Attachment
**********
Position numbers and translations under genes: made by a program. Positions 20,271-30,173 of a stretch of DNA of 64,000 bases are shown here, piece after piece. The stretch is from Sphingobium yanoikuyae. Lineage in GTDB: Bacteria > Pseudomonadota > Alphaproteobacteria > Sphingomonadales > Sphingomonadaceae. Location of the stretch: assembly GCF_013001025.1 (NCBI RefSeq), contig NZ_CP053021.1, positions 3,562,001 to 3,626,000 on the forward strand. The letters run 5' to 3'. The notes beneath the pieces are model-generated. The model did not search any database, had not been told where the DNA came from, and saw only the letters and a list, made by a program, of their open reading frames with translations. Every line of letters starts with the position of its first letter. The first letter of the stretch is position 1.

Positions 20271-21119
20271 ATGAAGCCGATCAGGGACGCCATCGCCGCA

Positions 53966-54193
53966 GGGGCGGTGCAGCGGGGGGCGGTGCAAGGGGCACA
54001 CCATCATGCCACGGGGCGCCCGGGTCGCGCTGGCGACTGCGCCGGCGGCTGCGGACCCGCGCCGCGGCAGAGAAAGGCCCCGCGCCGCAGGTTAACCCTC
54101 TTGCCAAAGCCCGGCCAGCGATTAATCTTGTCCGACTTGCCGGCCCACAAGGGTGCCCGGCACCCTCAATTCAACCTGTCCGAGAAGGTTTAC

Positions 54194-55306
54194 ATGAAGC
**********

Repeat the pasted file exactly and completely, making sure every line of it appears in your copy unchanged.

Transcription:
Position numbers and translations under genes: made by a program. Positions 20,271-30,173 of a stretch of DNA of 64,000 bases are shown here, piece after piece. The stretch is from Sphingobium yanoikuyae. Lineage in GTDB: Bacteria > Pseudomonadota > Alphaproteobacteria > Sphingomonadales > Sphingomonadaceae. Location of the stretch: assembly GCF_013001025.1 (NCBI RefSeq), contig NZ_CP053021.1, positions 3,562,001 to 3,626,000 on the forward strand. The letters run 5' to 3'. The notes beneath the pieces are model-generated. The model did not search any database, had not been told where the DNA came from, and saw only the letters and a list, made by a program, of their open reading frames with translations. Every line of letters starts with the position of its first letter. The first letter of the stretch is position 1.

Positions 20271-21119
20271 ATGAAGCCGATCAGGGACGCCATCGCCGCA

Positions 53966-54193
53966 GGGGCGGTGCAGCGGGGGGCGGTGCAAGGGGCACA
54001 CCATCATGCCACGGGGCGCCCGGGTCGCGCTGGCGACTGCGCCGGCGGCTGCGGACCCGCGCCGCGGCAGAGAAAGGCCCCGCGCCGCAGGTTAACCCTC
54101 TTGCCAAAGCCCGGCCAGCGATTAATCTTGTCCGACTTGCCGGCCCACAAGGGTGCCCGGCACCCTCAATTCAACCTGTCCGAGAAGGTTTAC

Positions 54194-55306
54194 ATGAAGC